I did not have ‘international student dilemmas’ during my student days and in this sense, I was more a cushy local student. I was lucky enough to live at home, avoid cramped housing conditions and did not have to slave away at multiple minimum wage casual jobs to pay off abhorrent amounts of course fees like the average international student.
As much as I wanted to listen or help international students with their problems, this was usually not possible and I felt a slight hostile distance between us. Whenever I broached these topics with them, they shied away from sharing their problems with me and went all quiet. Often, I saw that they preferred to talk about their problems with other foreign students who have been through similar situations or were in the same boat as them. Their mentality was, “Why talk to local students about this when they don’t know what I’m going through?”. Which in itself is a very valid point.
4. Personal Interests
I never did warm towards many social activities popular with Australian students on-campus. I never was a huge fan of sporting events or pub crawls put together by the extra-curricular clubs at university, just because they did not interest me personally.
Instead, many activities that were of interest to many Asian international students piqued my attention. I was always drawn to and attended Asian multicultural fiestas and celebrations on campus, dazzled by the exotic dances and colourful, scrumptious Chinese/Japanese/Malaysian food on offer while forgetting about my Australian roots for more than a split second.
This was probably because I am Chinese and was brought up with Chinese/Asian values, and activities that had an Asian twist to them was aligned with my interests, right-up my alley. On a sour note, most of the time I mingled with students from China or Malaysia at these social events and never really got the chance to hear what local students thought of on-campus heart-warming ethnic festivities. But that is not to say Aussie students do not attend these gatherings.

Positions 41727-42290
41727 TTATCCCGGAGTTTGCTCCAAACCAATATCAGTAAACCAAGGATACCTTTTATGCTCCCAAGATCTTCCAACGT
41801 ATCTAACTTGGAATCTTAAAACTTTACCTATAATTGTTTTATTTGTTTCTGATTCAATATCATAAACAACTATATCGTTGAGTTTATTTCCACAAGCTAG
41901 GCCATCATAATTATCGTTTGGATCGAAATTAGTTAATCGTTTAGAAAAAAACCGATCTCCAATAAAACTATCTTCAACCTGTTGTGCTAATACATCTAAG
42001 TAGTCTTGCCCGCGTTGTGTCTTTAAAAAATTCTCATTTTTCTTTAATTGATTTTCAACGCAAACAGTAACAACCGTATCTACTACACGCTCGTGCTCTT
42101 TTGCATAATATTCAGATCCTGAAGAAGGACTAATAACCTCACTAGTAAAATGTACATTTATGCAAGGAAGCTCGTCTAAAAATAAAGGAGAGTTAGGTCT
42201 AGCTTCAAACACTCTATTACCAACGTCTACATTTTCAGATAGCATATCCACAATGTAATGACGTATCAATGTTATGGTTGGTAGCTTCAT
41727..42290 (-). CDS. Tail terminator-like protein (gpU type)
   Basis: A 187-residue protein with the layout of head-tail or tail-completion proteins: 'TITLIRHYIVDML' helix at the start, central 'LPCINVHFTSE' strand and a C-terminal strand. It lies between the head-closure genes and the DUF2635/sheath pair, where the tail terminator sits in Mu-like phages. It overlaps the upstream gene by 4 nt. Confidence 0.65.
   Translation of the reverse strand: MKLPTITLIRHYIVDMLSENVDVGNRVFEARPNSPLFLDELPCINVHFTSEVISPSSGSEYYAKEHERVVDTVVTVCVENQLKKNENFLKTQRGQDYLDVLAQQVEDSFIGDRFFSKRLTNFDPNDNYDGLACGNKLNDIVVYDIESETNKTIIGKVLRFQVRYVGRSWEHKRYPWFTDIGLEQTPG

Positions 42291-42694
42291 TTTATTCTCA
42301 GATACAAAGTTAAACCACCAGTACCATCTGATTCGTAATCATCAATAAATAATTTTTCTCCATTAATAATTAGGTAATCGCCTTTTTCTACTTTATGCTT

I asked myself several questions during my early university days as a TCK. Where do I fit in?
I do not speak entirely with an Australian accent and do not like to get involved in activities popular with the locals, so am I rightfully a local student?
Should I just call myself an international student and save my breath monotonously explaining how I’m actually not?
After several concurrent semesters at university, I met quite a number of Australian students of ethnic background and even international students who proudly associated themselves with a mish-mash of cultures and experiences. They had either traveled the world and acquainted themselves with new cultures or were keen on maintaining their traditional customs, sometimes both.
It was then that I began confidently calling myself an Australian student, an Australian student who wears myriad cultures that are close to her heart on her sleeve – my own person.
In a globalised world where movement and travel is the norm, many Australians, local students and people in general have different backgrounds, religions, personalities and tastes. The latest Census results show almost one in four Australians are born overseas and 43.1 per cent of Australians have at least one parent who migrated here. More and more of us in the land Down Under are affiliated with a smattering of cultures.
I realised being a TCK who had the attributes of a local and international student during my student days was not so bad after all and it had its benefits. No matter how much I dislike it, the question “Where are you from?” was always a conversation starter with both Australian and overseas students. When I began responding humourously to this question – “I’m from Earth. Same place as you” – my classmates, tickled by my warm wit, would laugh and the conversation would naturally flow from there. Beginnings of friendship.
My hint of a foreign accent somehow made me an amicable character and because of this I was able to mingle with almost everyone at university. Local students, many whom were aspiring globetrotters, would point out my accent and this always led to camaraderic discussions about traveling overseas and around Melbourne’s suburbs. International students from Asia felt I was approachable as my “foreign speech” reminded them of home; they were always eager to include me in their activities as I was literally ‘one of them’, and some eventually shared their problems with me after knowing me for some time. In turn, I often discovered more about their traditions and learnt to see things from various cultural perspectives.
As for the stubborn people who insisted I was not a local student? I accepted it as part and parcel of a TCK’s student life. There are always bound to be negatives – and positives – for a student caught in between different cultures and from memory, the negatives only bothered me for a few fleeting minutes.
And as they say, it is just a matter of taking the good times with the bad.